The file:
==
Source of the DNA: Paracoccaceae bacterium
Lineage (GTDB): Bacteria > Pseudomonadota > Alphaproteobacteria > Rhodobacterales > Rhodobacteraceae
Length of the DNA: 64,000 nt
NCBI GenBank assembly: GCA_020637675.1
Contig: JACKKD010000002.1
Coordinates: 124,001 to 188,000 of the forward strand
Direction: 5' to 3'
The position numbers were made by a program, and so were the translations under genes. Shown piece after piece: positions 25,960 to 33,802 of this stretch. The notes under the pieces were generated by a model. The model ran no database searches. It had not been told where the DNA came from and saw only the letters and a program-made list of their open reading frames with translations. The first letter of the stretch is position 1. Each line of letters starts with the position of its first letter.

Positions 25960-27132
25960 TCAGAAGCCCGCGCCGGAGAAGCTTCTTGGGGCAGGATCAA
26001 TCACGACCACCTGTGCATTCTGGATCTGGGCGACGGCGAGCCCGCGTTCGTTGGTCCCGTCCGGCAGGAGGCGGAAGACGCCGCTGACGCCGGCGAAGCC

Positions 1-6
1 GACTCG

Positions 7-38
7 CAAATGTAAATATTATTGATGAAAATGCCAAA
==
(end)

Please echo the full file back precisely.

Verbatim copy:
Source of the DNA: Paracoccaceae bacterium
Lineage (GTDB): Bacteria > Pseudomonadota > Alphaproteobacteria > Rhodobacterales > Rhodobacteraceae
Length of the DNA: 64,000 nt
NCBI GenBank assembly: GCA_020637675.1
Contig: JACKKD010000002.1
Coordinates: 124,001 to 188,000 of the forward strand
Direction: 5' to 3'
The position numbers were made by a program, and so were the translations under genes. Shown piece after piece: positions 25,960 to 33,802 of this stretch. The notes under the pieces were generated by a model. The model ran no database searches. It had not been told where the DNA came from and saw only the letters and a program-made list of their open reading frames with translations. The first letter of the stretch is position 1. Each line of letters starts with the position of its first letter.

Positions 25960-27132
25960 TCAGAAGCCCGCGCCGGAGAAGCTTCTTGGGGCAGGATCAA
26001 TCACGACCACCTGTGCATTCTGGATCTGGGCGACGGCGAGCCCGCGTTCGTTGGTCCCGTCCGGCAGGAGGCGGAAGACGCCGCTGACGCCGGCGAAGCC

Positions 1-6
1 GACTCG

Positions 7-38
7 CAAATGTAAATATTATTGATGAAAATGCCAAA